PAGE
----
Google Takes MPAA to Court Over Secret Censorship Plans

Hoping to find out more about the secret Internet censorship plans Mississippi State Attorney General Jim Hood was pushing, Google is now taking the MPAA to court. After several subpoenas remained largely unanswered, the search giant is now asking a Columbia federal court to ensure that the MPAA other parties hand over the requested information.

googlepopHelped by the MPAA, Mississippi State Attorney General Jim Hood launched a secret campaign to revive SOPA-like censorship efforts in the United States.

The MPAA and Hood want Internet services to bring website blocking and search engine filtering back to the table after the controversial law failed to pass.

In response to the looming threat Google filed a complaint against Hood last December, asking the court to prevent Hood from enforcing a subpoena that addresses Google’s failure to take down or block access to illegal content, including pirate sites.

This resulted in a victory for Google with District Court Judge Henry Wingate putting the subpoena on hold. At the same time Google requested additional details from the Attorney General and various other parties involved in the scheme, including the MPAA.

Thus far, however, these requests haven’t proven fruitful. In a motion to compel directed at the MPAA (pdf), Google explains that the movie industry group and other petitioned parties have yet to hand over the requested information.

“To date, the subpoenaed parties have produced nothing,” Google’s lawyers inform the court.

“They have inexplicably delayed producing the few documents they agreed to turn over, and have objected that many of their documents, including internal notes or summaries of meetings with AG Hood, are irrelevant or protected by some unsubstantiated privilege.”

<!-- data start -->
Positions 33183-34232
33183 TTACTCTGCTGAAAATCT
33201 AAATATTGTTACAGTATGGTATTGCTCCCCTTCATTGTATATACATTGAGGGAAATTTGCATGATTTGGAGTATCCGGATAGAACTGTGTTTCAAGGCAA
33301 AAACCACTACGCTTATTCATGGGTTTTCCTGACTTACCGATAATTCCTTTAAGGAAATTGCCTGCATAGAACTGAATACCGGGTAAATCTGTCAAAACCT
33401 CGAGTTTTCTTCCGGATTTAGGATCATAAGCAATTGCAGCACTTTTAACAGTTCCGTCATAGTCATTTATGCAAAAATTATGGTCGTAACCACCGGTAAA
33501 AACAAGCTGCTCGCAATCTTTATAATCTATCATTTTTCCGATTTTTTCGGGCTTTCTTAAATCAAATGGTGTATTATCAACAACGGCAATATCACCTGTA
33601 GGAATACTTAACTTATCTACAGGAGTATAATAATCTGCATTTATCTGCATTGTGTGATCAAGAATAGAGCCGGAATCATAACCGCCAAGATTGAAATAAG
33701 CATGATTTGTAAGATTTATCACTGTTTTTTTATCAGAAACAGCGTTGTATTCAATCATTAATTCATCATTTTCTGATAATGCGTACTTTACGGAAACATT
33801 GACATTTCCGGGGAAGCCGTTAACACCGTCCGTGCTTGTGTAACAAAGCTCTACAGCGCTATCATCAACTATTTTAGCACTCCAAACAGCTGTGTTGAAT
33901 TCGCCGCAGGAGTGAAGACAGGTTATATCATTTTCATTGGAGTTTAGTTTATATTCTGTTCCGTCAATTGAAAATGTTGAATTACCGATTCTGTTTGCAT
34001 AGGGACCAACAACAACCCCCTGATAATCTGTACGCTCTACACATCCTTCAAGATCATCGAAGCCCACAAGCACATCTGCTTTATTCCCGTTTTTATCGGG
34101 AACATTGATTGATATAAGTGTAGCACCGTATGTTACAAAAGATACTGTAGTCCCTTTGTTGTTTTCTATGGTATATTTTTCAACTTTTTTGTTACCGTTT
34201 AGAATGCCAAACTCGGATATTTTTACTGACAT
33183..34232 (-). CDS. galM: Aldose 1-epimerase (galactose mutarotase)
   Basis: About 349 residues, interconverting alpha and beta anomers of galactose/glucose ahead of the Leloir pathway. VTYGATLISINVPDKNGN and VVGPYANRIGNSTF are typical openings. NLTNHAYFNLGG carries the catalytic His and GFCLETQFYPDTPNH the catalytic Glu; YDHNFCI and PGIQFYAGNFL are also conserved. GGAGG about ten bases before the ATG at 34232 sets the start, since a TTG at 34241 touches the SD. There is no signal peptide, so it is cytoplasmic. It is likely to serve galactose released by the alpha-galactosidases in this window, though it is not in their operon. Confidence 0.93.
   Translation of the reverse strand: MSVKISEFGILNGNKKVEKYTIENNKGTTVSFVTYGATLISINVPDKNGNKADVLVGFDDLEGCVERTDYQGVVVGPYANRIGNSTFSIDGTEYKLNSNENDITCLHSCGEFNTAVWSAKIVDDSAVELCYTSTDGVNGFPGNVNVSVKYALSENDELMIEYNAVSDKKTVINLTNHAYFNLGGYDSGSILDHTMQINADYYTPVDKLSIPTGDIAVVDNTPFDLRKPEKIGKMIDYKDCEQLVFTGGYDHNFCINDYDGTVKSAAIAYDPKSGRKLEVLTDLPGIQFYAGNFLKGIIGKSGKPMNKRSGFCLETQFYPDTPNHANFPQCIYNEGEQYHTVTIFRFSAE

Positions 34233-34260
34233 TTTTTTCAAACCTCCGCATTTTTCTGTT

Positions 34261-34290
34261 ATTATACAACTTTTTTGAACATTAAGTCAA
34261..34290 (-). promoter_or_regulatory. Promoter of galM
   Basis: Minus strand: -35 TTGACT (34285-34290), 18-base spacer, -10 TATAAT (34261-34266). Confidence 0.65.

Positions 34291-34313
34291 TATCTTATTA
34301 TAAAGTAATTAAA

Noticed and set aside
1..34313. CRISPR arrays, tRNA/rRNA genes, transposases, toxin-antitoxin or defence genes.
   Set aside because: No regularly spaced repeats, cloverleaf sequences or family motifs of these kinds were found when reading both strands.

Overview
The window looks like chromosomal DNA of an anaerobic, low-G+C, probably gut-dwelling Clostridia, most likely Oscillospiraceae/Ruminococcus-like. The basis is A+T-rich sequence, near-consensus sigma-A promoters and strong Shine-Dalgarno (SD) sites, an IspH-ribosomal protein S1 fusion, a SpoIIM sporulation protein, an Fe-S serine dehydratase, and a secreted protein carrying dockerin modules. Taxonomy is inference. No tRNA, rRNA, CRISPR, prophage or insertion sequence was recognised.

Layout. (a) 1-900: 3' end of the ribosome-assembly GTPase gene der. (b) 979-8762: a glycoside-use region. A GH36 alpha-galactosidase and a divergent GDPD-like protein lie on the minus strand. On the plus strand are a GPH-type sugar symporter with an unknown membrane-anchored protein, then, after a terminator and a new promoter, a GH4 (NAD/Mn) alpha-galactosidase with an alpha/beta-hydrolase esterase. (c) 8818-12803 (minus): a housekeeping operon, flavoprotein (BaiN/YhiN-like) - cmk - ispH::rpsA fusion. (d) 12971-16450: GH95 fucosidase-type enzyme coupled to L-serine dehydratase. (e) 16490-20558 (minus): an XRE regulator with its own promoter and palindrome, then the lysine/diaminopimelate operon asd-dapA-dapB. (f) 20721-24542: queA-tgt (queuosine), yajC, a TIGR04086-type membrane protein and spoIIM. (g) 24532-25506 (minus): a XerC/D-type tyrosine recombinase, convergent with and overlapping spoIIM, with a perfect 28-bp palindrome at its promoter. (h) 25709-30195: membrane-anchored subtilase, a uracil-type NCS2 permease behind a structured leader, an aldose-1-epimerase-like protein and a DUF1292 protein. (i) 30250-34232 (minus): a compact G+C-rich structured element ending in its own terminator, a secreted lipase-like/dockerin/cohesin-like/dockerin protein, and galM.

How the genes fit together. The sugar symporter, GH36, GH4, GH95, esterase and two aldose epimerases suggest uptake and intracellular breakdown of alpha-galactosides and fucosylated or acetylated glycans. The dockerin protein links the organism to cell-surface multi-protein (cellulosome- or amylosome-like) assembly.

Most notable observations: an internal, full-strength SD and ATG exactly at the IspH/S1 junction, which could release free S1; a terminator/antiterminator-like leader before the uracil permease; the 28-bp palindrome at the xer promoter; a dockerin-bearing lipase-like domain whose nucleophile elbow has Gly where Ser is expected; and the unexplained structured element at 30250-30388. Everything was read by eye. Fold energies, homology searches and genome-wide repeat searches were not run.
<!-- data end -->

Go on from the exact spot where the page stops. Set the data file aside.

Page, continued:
In addition to the MPAA, Google has also filed similar motions against the MPAA’s law firm Jenner & Block, Digital Citizens Alliance, 21st Century Fox, NBC Universal and Viacom.

All parties thus far have refused to hand over the requested information, which includes communication with and prepared for the Attorney General, as well as emails referencing Google.

According to the MPAA this information is “irrelevant” or privileged, but Google disagrees.

“The relevance objections are meritless. As Judge Wingate has already held, there is substantial evidence that the Attorney General’s actions against Google were undertaken in bad faith and for a retaliatory purpose,” the motion reads.

According to Google’s legal team the documents will shine a light on how the MPAA and others encouraged and helped the Attorney General to push for Internet censorship.

“Google expects the documents will show that the Attorney General, the Subpoenaed Parties, and their lobbyists understood that his actions invaded the exclusive province of federal law,” the motion reads.

“More fundamentally, the documents are likely to show that the Attorney General’s investigation was intended not to uncover supposed violations of Mississippi law, but instead to coerce Google into silencing speech that Viacom, Fox, and NBC do not like…”

District Court Judge James Boasberg has referred the case to a magistrate judge (pdf), who will discuss the matter in an upcoming hearing. Considering the stakes at hand, the players involved will leave no resource untapped to defend their positions.

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